Ipi

Ipi

IPI

Told through a narrative four-act structure, Ipi (the warrior) focuses on a filmmaker revisiting a musical filmed by her late father in Jerusalem forty years ago. While the loss of her father is one of the documentary’s primary themes, the film also explores the magnetic power of music and dance. As the documentary unearths the story of the apartheid-era musical, it illuminates the common threads between its characters, who populate a larger story centered on the challenges and triumphs of individuals living in the shadow of apartheid. Learning more about her father’s goals and the aspirations he was never able to fulfill, the filmmaker travels to South Africa to delve into the musical’s backstory and deeper meaning, and ultimately, to get to know the young man her father once was. By meeting some of the musical’s original cast members, she is inspired to bring some of the dances back to the streets of South Africa, where they appear in a whole new light. In a visual exploration showcasing super 8 mm footage of her family before and after her birth, she simultaneously engages in a cinematic conversation with her father, years after his passing.

 

The musical’s story focuses on a man who leaves his Zulu village to find work in the goldmines, despite harsh and inhumane conditions—and in this theme, the filmmaker finds a parallel to the story of her father, an Iraqi refugee raised in Israel who eventually found his way to America. With many African men leaving their villages and flocking to Johannesburg in search of opportunity, Ipi N Tombi, initially titled the Warrior, mirrored the reality of apartheid-era South Africa at the time. After a successful tour, the show won recognition in Europe, Africa, Israel and Canada, introducing Zulu dance styles and music to worldwide audiences. In New York, however, playwright Bertha Egnos’ musical received criticism for exploiting South Africa’s Zulu culture, with protesters organizing to boycott the show due to the political conditions of apartheid at that time.

 

How relevant is the story in South Africa today? Through conversations with the musical’s original dancers and Zimbabwean miners in Johannesburg, the filmmaker explores the reality behind the production, bringing the dancers to the streets of South Africa to reconstruct and re-choreograph its dances as she ultimately discovers the significance of Ipi.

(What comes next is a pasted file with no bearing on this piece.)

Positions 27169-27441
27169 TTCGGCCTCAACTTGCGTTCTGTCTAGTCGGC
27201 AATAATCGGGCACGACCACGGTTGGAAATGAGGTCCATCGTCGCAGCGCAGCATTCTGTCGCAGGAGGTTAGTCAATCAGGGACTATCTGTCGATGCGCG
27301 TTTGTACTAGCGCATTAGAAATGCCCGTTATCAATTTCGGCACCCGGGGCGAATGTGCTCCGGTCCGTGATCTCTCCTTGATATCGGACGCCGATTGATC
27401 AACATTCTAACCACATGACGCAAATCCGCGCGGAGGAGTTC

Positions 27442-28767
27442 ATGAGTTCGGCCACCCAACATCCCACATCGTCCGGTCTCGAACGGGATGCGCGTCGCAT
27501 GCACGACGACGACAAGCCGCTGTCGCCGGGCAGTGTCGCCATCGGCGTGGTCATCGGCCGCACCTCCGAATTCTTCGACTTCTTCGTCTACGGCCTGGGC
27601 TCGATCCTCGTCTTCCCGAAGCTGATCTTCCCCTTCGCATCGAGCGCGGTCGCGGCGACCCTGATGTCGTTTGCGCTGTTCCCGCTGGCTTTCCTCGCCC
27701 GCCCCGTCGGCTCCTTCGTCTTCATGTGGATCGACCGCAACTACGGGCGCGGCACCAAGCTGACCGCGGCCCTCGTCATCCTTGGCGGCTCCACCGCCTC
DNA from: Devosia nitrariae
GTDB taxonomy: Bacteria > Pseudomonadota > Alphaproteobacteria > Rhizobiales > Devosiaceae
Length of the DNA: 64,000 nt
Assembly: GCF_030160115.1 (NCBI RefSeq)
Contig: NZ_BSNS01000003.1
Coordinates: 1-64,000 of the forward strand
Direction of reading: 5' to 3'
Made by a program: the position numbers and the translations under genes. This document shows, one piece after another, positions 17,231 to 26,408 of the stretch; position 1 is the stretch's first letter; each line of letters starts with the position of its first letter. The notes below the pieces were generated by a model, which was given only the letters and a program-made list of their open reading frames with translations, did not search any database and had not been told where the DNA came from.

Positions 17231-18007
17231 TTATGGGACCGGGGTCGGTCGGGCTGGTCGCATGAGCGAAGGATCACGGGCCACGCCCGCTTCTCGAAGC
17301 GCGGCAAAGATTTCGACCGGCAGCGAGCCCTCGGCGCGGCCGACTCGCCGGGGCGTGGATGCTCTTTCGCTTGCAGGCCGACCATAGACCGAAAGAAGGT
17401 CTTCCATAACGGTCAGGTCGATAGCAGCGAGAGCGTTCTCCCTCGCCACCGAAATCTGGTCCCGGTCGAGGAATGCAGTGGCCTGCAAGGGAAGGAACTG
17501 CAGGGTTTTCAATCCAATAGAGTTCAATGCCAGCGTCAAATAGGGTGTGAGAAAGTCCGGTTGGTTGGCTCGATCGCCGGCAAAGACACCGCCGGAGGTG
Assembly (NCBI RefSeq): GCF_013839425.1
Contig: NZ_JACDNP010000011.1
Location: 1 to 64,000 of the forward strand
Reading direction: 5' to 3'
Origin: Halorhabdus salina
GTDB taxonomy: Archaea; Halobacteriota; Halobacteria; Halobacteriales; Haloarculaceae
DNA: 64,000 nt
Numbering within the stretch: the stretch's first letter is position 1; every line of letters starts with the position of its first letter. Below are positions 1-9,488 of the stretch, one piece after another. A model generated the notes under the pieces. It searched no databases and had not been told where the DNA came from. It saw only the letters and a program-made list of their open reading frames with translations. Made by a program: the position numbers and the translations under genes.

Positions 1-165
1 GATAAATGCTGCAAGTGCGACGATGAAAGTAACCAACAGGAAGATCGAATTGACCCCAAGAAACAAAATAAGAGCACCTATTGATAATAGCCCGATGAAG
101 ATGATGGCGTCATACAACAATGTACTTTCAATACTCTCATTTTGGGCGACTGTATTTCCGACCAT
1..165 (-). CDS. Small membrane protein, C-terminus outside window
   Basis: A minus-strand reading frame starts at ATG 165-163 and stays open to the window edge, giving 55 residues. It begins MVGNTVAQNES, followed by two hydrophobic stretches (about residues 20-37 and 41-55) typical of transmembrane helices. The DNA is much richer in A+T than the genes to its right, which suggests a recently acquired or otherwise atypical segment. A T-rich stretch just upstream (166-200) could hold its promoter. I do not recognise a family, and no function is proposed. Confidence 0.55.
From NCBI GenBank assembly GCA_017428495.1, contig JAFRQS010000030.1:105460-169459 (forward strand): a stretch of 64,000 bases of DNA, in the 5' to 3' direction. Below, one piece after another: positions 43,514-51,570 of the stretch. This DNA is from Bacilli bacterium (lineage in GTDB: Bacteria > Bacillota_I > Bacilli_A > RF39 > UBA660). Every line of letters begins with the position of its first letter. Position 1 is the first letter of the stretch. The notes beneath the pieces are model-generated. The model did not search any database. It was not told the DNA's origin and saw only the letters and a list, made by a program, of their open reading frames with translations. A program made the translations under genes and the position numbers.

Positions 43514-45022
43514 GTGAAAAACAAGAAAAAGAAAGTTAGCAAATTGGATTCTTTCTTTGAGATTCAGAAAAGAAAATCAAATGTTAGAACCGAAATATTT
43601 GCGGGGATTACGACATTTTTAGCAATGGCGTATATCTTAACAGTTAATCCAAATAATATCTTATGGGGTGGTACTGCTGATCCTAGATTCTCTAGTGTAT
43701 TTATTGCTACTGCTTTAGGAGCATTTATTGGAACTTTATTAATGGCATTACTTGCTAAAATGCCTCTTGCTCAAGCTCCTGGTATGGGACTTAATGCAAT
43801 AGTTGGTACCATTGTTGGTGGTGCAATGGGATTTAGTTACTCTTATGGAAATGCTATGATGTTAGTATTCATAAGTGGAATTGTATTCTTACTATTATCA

The Filmmaker represents a central character in the documentary and the main thread in the story. As she finds connections between the characters she meets in this process of recreating this musical, she discovers a common thread in each story—including her own, centering on loss and purpose. Her plot points begin with a conversation with her Dutch mother, who tells stories of her father as a young artist studying film in London, with dreams of moving to America. She learns for the first time that he survived cancer five months after they wed, and that he’d always dreamed of making films that centered on music and dance. In discovering more about her father as a young artist, the filmmaker later recalls the day her father tragically passed away in an accident during her teenage years. The documentary’s first act engages her in voiceover conversations with her late father, twenty years after his passing.

 

Todd Twala is one of the original dancers of Ipi N Tombi. When the filmmaker meets Twala at the Soweto theater, they discuss her connection to the mines that are at the core of the musical’s story: “In the mines, it was very bad. They go deep down. That’s why this gold. I don’t like it. I don’t like gold. Because you think why gold is here and why are we digging it? It’s wrong. There’s a reason why this gold is down there. The miners were going crazy, that’s why they kept them singing. Music is a living soul.”

 

In order to capture the origin point of the musical’s story, the documentary will embark in the Eastern Cape, the Kwa-Zulu Natal region where the story originated, and later move to the real gold mines and Johannesburg’s cinematic locations. We’ll see dancers move onto the streets in organic and powerful musical numbers, showcased at different plot points of the musical.

 

 

 

Fiscally sponsored by Dance Films Association:

To support IPI, please make checks payable to Dance Films Association, designated for Ipi (the warrior), and mail to:

 

Dance Films Association
75 Broad Street, #304
New York, NY 10004